100 Stories of What Wall Street Broke is an online effort to humanize the people who lost their homes after the Wall Street crash of 2008.
100 Stories of What Wall Street Broke was created by the Home Defender's League, which is collecting first-person accounts from homeowners around the country.
These true stories will accompany a petition to President Obama to prosecute Wall Street executives and to restore people's homes. Homeowners can submit their own stories here.
One of the contributors goes by the name of 'Steve,' who recalls how he was repeatedly lied to by Wells Fargo, which eventually foreclosed on his house and ruined his credit rating. In the video (below), Steve says: “It’s fraud. It’s clearly fraud. If I did that to anyone else, I’d be in jail.”
From 100 Stories of What Wall Street Broke, here is Steve's story:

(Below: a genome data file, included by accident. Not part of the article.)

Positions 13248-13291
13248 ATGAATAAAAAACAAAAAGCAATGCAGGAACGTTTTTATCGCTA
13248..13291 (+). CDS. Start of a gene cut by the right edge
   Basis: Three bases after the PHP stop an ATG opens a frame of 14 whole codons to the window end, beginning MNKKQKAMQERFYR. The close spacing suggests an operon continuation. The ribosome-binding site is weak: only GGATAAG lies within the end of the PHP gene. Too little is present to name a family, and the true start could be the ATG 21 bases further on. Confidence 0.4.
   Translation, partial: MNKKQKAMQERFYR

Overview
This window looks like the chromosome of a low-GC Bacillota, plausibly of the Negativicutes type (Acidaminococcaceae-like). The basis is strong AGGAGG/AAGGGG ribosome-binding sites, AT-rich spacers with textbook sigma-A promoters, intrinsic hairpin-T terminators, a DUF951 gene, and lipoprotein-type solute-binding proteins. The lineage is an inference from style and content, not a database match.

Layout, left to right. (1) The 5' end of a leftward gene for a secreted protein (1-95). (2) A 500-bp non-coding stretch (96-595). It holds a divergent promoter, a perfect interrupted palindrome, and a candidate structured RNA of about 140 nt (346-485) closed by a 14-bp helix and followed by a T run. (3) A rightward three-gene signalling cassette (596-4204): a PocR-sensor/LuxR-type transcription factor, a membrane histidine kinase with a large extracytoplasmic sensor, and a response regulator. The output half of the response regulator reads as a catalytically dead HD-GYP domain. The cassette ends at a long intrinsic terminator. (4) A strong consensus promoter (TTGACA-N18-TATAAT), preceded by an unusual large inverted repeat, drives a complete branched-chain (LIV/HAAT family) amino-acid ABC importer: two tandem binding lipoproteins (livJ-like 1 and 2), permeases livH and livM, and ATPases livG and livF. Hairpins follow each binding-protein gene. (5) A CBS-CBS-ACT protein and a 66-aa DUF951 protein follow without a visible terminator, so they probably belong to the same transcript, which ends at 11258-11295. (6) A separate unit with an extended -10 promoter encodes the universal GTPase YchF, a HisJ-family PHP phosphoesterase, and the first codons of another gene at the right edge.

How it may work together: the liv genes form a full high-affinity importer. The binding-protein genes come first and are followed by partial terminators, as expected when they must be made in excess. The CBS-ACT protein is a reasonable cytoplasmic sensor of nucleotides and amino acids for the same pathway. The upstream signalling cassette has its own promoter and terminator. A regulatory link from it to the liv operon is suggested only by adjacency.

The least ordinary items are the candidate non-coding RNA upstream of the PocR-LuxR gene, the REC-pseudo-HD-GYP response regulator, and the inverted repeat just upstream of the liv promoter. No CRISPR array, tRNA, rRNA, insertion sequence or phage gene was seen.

When the economy crashed and his business slowed down, Wells Fargo offered to modify Steve’s loan to lower his payments. After making a series of trial payments, Wells Fargo notified Steve that his modification was on the way.
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A few days later he received a letter stating that his modification had been denied. The Wells Fargo representative he spoke with reassured him that they had made a mistake and that he should keep making the payments, which he did for seven months.
Steve then started to receive foreclosure notices. Again, the bank representative assured him that the notices had been sent in error.
Then Steve checked his credit. Wells Fargo had reported him delinquent on his mortgage for the last six months. The reduced payments that Steve had agreed to pay for the previous months had been put into a separate trust by Wells Fargo, and they had not gone towards his mortgage.
Steve took the case to court but lost despite mountains of evidence in his favor. He lost his home and his business. Steve is fighting back with the help of the Colorado Progressive Coalition.